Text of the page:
Piano Lessons

Classification: Non-fiction

My littlest and I were at the library for story time last Wednesday, and I had to return a movie, and the drop slots are right there by the “used books for sale” shelves, so it’s really not my fault.

Of course I had to sidle over, to see if there was anything interesting for sale.

Of course there was. There almost always is.

Within seconds, I found a book I wanted, but I didn’t buy it right away – give me some credit. After all, as I’ve mentioned, my to-be-read collection at home now encompasses nearly two shelves of a bookcase. You do not NEED another book, I scolded myself. You put a moratorium on yourself last week, remember?

So the boy and I went into the kid’s room, where they were doing a special program on the Chinese New Year, which involved them singing songs in Chinese, which I didn’t understand, which gave me plenty of time to think about the book waiting outside on the sale shelf.

I already knew I’d love it. I never buy a book unless I’m reasonably sure it’s going to be really good – and this was one that I was positive was going to be really good. As my boy listened to a fable about how the Chinese assign an animal to each year, I pulled out my checkbook and wrote out a check for one dollar. After story time was over, I dropped the money in the box and collected my new book.

Five minutes later, while waiting in the preschool car line, I started reading it.

Half a page later, I was in love with it.

It’s called Piano Lessons: Music, Love, and True Adventures. The author is Noah Adams, who was the long-time host of NPR’s All Things Considered (he now runs the station’s national desk.)

I used to listen to All Things Considered during my afternoon commute in Atlanta, and I loved the stories Noah told; loved the way they were written, and his rich, distinctive voice (although, the way he said his name, it sounded like it had just one syllable – until I picked up this book, I thought his name was “Nole.”)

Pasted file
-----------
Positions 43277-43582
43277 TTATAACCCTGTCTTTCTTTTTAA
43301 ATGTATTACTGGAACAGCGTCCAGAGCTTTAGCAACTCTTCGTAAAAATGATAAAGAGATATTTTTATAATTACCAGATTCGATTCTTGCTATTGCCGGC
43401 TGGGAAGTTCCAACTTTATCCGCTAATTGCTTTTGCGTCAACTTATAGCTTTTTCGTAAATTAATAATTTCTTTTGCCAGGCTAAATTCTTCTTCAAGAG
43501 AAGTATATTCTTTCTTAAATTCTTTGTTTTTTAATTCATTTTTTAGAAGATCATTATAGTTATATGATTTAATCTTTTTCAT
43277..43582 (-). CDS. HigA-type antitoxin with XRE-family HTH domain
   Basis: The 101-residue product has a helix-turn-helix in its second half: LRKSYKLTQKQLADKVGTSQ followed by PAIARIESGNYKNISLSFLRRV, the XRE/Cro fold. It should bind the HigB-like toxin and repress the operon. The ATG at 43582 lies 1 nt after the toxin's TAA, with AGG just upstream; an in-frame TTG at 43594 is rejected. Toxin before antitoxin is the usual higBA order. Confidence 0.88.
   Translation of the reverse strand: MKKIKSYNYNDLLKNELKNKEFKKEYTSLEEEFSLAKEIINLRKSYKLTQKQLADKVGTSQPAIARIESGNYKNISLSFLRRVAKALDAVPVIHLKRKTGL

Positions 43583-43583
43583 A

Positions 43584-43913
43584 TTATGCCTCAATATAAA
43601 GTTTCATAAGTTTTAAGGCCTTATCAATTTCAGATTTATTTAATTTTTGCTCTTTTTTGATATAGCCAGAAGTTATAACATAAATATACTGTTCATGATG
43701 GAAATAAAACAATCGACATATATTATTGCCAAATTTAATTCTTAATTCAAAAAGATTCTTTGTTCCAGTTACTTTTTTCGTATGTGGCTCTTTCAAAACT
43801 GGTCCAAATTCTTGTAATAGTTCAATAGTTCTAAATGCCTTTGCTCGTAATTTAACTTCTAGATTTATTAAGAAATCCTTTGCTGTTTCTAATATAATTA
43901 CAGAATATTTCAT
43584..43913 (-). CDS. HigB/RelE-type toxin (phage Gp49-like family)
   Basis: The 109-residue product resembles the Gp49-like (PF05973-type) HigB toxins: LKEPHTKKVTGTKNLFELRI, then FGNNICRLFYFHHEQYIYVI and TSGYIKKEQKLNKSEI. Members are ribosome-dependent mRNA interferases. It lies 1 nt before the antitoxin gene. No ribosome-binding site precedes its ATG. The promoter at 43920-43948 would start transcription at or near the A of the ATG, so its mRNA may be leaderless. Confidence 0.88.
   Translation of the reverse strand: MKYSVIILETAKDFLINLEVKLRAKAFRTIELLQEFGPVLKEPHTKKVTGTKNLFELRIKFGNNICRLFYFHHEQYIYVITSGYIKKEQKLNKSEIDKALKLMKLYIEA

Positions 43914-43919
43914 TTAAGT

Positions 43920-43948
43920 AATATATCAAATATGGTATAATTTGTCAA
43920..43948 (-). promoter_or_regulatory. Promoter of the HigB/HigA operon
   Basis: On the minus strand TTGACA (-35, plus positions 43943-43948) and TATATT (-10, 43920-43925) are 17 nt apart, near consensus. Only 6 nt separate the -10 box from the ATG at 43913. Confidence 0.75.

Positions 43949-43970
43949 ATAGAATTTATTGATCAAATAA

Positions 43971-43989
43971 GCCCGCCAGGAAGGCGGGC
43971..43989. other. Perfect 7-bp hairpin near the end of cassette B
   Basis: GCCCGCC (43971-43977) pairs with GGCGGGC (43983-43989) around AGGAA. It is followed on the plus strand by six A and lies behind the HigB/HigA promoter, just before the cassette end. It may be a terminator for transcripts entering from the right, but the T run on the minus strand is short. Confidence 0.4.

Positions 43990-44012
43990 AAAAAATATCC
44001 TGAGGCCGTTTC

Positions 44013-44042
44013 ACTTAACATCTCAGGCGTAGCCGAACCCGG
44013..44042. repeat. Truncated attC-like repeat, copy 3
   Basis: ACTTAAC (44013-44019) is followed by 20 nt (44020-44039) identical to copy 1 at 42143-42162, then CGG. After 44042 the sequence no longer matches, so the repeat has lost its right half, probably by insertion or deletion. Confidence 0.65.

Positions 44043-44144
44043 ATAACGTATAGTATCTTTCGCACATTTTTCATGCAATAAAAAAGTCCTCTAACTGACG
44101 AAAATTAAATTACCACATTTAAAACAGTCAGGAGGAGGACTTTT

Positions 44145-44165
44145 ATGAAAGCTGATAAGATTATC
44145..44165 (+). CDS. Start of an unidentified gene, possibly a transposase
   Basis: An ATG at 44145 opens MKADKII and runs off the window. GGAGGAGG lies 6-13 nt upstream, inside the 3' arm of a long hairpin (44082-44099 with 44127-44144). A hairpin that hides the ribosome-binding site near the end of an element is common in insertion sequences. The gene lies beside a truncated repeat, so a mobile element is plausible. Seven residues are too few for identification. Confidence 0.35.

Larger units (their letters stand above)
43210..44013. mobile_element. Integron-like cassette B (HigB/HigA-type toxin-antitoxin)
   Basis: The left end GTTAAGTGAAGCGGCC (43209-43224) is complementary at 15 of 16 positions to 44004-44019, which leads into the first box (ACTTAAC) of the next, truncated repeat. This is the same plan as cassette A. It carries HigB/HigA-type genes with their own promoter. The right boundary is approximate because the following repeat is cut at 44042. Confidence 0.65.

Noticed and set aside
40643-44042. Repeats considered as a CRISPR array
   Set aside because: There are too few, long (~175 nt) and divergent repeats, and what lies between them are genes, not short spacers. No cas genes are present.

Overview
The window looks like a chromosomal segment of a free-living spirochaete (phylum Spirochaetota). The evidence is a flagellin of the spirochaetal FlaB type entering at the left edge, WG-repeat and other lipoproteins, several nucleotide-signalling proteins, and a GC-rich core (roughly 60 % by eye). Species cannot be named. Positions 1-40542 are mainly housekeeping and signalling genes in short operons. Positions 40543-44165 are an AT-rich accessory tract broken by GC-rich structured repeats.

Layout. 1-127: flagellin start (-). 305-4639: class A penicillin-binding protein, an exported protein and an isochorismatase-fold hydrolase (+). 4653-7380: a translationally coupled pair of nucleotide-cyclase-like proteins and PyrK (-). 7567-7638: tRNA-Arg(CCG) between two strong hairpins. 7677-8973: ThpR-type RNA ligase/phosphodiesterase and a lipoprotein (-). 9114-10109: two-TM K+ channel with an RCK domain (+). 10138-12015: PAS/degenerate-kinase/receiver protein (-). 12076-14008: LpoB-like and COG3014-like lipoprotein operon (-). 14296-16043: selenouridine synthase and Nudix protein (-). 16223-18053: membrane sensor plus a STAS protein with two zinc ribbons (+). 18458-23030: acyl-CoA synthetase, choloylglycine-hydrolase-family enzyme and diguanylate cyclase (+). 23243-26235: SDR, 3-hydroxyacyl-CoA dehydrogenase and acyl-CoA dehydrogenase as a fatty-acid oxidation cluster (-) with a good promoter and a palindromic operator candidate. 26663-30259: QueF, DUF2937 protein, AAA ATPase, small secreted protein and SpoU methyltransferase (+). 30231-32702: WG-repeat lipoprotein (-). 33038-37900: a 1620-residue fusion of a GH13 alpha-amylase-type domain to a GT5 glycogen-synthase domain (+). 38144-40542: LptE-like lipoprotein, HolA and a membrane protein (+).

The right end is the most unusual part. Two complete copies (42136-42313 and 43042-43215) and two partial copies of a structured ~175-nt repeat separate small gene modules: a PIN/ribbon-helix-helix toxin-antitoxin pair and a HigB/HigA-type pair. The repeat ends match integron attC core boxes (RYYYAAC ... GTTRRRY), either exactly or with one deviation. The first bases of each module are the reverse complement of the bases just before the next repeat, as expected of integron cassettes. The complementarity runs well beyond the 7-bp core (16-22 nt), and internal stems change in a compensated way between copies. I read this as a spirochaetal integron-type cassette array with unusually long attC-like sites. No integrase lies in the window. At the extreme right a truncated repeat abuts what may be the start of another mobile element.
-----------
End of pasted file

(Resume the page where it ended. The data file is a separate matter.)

Piano Lessons follows Noah’s fifty-first year of life, during which he bought a piano (a Steinway!) and then resolved to learn to play it. A lifelong music lover, he had already interviewed countless musicians on his show, and had been to many concerts. He gives anecdotes from interviews with famous pianists, and mixes in some history of the instrument. He writes about trips he took during his year of learning, and how hard it was to find time to practice, sometimes, and how the process could be so discouraging and so rewarding, at the same time.

Admittedly, part of the reason I loved this book was because I am a pianist, so I understood everything Noah wrote about the technical aspects of learning to play. And, like most of the pianists Noah has interviewed, I adore a “real” (hammer and strings) piano and dislike playing any kind of electric keyboard. This book is largely a love letter to my chosen instrument.

I’m quite sure, though, that this book would appeal to almost anyone, musical or not. Noah is a marvelous writer – he reminds me of E.B. White, a little (and if you’ve read my previous post on White, you know what high praise that is.) He has a similar charming, effortless tone that is part natural talent, and part “lots and lots of practice.”